No matter you’re at home or on the go, many of us spend a lot of time listening to music on our headphones. If you’re looking to get beyond the iPod earbuds and invest in a nice pair of headphones for yourself, When Apple began packaging earbuds with their iPods in 2001, music lovers abandoned their Walkman® and Discman® portable music players along with whatever headphones they were using at the time, and a new consumer market was born.
Soon people wanted better sound from their portable players, and that meant something other than ubiquitous white earbuds. Now over a decade later, the explosion of models, styles, features and costs can be a little overwhelming. So many brands, colors, pop stars and prices. Here’s how to pick out the perfect set for you. What’s the real difference? Here’s some helpful information that may keep you out of the weeds when you’re trying to decide.
Two-way and three-way crossovers
A two-way crossover typically splits the audio signal into two separate channels: high and low. The high signal would be routed to a high-frequency driver (often called a “tweeter”) and the low signal would be routed to a low-frequency driver (often called a “woofer”). The frequency at which the signals split is called the “crossover point,” which is where one range ends and another begins. When designed properly, the resulting sound might be more expansive with a stronger bass response.
A three-way crossover is similar to a two-way but would include another crossover point, making three distinct frequency ranges: low, mid and high. A three-way design can offer even more sound level at an even higher quality if it is implemented properly.
Like many listening products, earphones usually specify a frequency range that is measured in Hertz (abbreviated as Hz). Frequency response is the range of bass, mids and trebles. Twenty to 20,000 Hz (or 20 kHz) is generally accepted as the audible frequency range for humans, so it’s the standard for most earphones. But it can be a nearly meaningless metric, since few audio companies measure frequency response in exactly the same way, and what’s in the center of the response range (human hearing) is what really matters the most.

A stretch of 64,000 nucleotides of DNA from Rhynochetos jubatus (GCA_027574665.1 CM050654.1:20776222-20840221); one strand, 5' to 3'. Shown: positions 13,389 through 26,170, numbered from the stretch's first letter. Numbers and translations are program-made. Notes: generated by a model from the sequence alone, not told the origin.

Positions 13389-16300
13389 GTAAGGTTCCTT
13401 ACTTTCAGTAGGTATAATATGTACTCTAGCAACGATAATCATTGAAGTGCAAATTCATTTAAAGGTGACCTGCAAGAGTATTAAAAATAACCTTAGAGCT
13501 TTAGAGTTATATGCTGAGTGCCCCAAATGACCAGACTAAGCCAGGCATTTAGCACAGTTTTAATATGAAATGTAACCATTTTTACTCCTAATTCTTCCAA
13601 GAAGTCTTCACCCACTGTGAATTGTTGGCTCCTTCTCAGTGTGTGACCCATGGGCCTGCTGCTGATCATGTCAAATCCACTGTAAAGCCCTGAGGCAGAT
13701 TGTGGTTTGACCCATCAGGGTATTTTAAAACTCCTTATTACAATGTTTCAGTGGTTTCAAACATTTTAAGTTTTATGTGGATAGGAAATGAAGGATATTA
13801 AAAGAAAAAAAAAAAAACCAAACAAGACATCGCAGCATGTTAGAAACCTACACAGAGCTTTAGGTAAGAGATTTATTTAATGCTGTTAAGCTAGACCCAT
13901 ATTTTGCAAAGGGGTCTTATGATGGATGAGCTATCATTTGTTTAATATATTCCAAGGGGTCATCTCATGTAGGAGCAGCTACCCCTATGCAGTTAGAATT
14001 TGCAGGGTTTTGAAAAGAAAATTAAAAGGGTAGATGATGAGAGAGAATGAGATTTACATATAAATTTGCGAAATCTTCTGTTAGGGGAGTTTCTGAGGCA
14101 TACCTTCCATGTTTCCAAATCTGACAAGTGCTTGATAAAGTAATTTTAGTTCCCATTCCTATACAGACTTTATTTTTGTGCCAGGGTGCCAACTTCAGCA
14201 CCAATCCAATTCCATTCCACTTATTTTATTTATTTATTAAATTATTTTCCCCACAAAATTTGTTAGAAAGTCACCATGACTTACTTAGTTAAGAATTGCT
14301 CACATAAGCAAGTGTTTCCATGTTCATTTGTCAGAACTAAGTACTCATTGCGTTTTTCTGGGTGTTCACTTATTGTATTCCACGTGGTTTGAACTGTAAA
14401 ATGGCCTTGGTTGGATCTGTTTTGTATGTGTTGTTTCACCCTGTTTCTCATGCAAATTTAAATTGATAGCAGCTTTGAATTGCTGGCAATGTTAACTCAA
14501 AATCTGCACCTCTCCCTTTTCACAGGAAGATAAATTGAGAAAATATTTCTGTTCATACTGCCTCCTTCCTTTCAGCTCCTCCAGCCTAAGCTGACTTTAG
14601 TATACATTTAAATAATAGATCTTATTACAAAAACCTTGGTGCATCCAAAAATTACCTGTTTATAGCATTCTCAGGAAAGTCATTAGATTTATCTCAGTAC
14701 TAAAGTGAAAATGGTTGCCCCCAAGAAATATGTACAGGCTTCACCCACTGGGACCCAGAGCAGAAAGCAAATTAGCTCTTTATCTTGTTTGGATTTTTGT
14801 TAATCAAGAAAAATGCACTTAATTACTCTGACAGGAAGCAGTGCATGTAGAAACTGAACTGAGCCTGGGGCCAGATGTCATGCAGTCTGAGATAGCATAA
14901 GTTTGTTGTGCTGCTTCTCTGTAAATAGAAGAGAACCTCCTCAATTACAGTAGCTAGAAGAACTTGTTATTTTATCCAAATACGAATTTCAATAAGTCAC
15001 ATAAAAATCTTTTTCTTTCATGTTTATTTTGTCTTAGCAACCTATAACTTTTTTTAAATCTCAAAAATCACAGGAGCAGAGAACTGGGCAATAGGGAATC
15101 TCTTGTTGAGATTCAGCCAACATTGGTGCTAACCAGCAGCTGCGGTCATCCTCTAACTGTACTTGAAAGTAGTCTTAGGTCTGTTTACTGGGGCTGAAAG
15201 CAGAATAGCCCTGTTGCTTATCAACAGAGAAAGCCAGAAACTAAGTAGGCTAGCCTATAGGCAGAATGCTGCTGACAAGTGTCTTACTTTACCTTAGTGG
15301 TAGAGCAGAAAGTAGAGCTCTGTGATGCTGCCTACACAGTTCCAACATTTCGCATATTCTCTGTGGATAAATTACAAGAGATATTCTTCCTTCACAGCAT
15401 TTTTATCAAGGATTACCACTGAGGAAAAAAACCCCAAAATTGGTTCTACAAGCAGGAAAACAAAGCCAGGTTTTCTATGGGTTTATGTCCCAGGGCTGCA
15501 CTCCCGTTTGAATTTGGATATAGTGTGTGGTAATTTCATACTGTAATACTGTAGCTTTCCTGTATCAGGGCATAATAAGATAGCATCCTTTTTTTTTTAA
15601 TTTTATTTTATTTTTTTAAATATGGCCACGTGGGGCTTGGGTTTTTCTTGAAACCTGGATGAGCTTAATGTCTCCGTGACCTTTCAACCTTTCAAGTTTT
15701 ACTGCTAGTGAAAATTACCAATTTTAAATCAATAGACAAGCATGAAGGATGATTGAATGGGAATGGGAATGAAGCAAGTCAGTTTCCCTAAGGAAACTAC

Earphones may be relatively small, but they face plenty of abuse. Cables get wrapped around our smartphones or MP3 players. They are subjected to all kinds of weather conditions. They end up in the bottom of our gym bags and briefcases. Many of the problems associated with earphones are the result of damaged cables. That makes features like detachable, multi-length and reinforced cables important to the longevity of your earphones.
Earphones come in all kinds, sizes, shapes, and varieties. Choosing the right earphone for you depends on what you like, dislike, and prefer. Some users prefer to have smaller more portable devices, while others prefer better sound quality. No matter what you want, it is important to do a little research and decide which type of earphone fits your personality best.